pre-, prae-

(Latin: before [both in time and place])

The prefix prae- can actually be substituted for pre- because both of them are different spellings for the same prefix meaning "before".

presbystasis (s) (noun), presbystases (pl)
Impairment of the ability to stand properly which is associated with aging: Steven's elderly neighbor was 94 years old and suffered from presbystasis and therefore always used a cane to walk.
1. In the early Christian church and in the Presbyterian Church, an elder.
2. In the Episcopal Church, a priest or minister.
1. The office of a presbyter.
2. A body of presbyters.
1. Having to do with church government by presbyters.
2. Designating a church of a traditionally Calvinistic Protestant denomination governed by presbyters, or elders.
3. Member of a Presbyterian church.
1. A body of presbyters; specifically, in Presbyterian churches, an ecclesiastical court and governing body made up of all the ministers and a number of elders from all the churches in a district.
2. The district of such a court.
A reference to the period prior to the onset of schizophrenia; such as, a person showing symptoms similar to those observed prior to schizophrenia.
prescience (s) (noun), presciences (pl)
A knowledge of events before they happen; foreknowledge, foresight; especially, as a divine or Godly attribute.
prescient (adjective), more prescient, most prescient
1. Pertaining to showing an ability to know what will happen before actually it does: Those who are prescient people claim to have the gifts of foresight, clairvoyance, premonition, or prophecy.

The police gave the bank a prescient warning that they heard that a robbery was being planned by criminals.

2. Etymology: from Latin praescient-, "knowing beforehand", from the verb praescire, from prae, "before" + scire "to know".
prescribe (verb), prescribes; prescribed; prescribing
1. To officially follow a doctor's instructions for a patient to follow a particular course of medical treatment: Jim's doctor prescribed a medicine that has details of how often the drug must be taken, how much is to be consumed, and any other relevant information for him to follow.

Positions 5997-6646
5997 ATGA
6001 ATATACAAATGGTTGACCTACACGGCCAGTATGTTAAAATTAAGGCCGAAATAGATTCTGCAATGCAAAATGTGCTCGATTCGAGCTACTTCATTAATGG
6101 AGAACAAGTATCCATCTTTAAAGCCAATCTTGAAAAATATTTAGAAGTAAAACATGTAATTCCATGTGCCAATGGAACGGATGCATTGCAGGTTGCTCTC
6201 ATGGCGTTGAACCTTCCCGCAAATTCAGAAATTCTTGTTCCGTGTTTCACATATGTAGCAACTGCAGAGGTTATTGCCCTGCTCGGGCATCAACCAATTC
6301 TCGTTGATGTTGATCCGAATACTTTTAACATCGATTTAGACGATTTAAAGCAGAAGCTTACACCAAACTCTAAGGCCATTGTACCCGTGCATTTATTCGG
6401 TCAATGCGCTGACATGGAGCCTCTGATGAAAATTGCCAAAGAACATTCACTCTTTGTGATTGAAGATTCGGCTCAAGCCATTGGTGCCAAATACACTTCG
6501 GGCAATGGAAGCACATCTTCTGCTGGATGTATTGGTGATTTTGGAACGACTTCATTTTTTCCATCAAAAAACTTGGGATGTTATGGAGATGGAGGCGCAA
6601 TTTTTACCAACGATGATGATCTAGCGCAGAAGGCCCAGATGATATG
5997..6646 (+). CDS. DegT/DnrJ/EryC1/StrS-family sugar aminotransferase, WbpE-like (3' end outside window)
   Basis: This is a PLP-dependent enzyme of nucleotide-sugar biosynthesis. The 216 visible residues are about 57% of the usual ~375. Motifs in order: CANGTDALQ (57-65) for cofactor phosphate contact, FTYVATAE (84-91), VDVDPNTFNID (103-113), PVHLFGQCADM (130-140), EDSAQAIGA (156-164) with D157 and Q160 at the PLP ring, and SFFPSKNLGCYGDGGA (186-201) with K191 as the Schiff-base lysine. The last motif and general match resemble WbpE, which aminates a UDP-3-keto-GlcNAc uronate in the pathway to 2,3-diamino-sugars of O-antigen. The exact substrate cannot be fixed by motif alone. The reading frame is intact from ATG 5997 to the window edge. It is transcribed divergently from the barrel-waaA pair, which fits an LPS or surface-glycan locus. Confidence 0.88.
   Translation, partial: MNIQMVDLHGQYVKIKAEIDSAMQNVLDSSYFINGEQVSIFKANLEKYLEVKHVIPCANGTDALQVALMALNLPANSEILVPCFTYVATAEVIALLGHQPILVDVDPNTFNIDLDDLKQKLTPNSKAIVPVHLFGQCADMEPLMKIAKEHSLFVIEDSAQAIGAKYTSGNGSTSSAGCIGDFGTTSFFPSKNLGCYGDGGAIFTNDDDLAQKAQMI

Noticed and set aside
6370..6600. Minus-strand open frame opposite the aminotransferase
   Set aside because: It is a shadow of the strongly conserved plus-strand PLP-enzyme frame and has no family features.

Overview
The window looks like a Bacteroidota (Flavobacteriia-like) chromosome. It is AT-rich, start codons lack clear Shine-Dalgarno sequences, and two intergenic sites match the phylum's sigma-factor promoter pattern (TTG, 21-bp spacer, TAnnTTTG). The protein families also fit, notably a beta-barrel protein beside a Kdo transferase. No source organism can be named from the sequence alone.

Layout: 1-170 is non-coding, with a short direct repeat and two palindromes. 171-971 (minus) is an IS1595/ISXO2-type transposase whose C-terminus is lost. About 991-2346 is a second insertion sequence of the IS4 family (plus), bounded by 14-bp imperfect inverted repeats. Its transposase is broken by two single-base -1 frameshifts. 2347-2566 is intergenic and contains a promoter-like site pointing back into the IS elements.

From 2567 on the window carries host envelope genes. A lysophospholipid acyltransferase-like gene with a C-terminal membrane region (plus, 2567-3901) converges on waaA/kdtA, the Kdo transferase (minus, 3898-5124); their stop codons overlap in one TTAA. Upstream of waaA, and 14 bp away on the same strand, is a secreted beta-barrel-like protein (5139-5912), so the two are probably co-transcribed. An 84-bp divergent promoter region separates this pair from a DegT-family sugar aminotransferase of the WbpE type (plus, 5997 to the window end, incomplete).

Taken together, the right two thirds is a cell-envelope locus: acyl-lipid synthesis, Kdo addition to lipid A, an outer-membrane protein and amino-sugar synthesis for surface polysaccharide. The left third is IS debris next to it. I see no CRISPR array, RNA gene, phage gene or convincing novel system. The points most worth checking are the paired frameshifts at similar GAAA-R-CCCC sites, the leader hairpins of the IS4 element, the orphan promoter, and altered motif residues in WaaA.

2. To present rules or instructions that are to be followed exactly as presented: Mark's new employer prescribes that new workers must pass a physical examination before they can become employees or members of the company.
3. To do something that is suggested as a way to accomplish or to make an objective or an intention succeed as desired: A parent's group is prescribing the improvement of the educational system in their community.
4. Etymology: from Latin praescribere, "to write before or in front, to order, to direct" from prae-, "before" + scribere, "to write."
To instruct someone to do something.
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Laid down, appointed, or fixed beforehand; ordained, appointed, set, fixed, defined.
1. A rule, or regulation, that has been laid down; usually, in writing.
2. Something prescribed; especially, a rule, or regulation, of conduct.
1. A written order issued by a physician or other qualified practitioner that authorizes a pharmacist to supply a particular medication for a particular patient, with instructions on its use.
2. A written order from an optometrist or ophthalmologist for glasses or contact lenses of a particular type and strength to correct the eyesight of a particular person.
3. A proven formula for causing something else to happen.
4. Laying down of laws, rules, and regulations.
1. Establishing or adhering to rules and regulations.
2. Based on legal prescription.
3. Based on, or authorized by, long-standing custom.

Related before-word units: ante-; antero-; anti-; pro-.

Related "time" units: aevum, evum; archaeo-, archeo-; Calendars; chrono-; horo-; Quotes: Time; tempo-.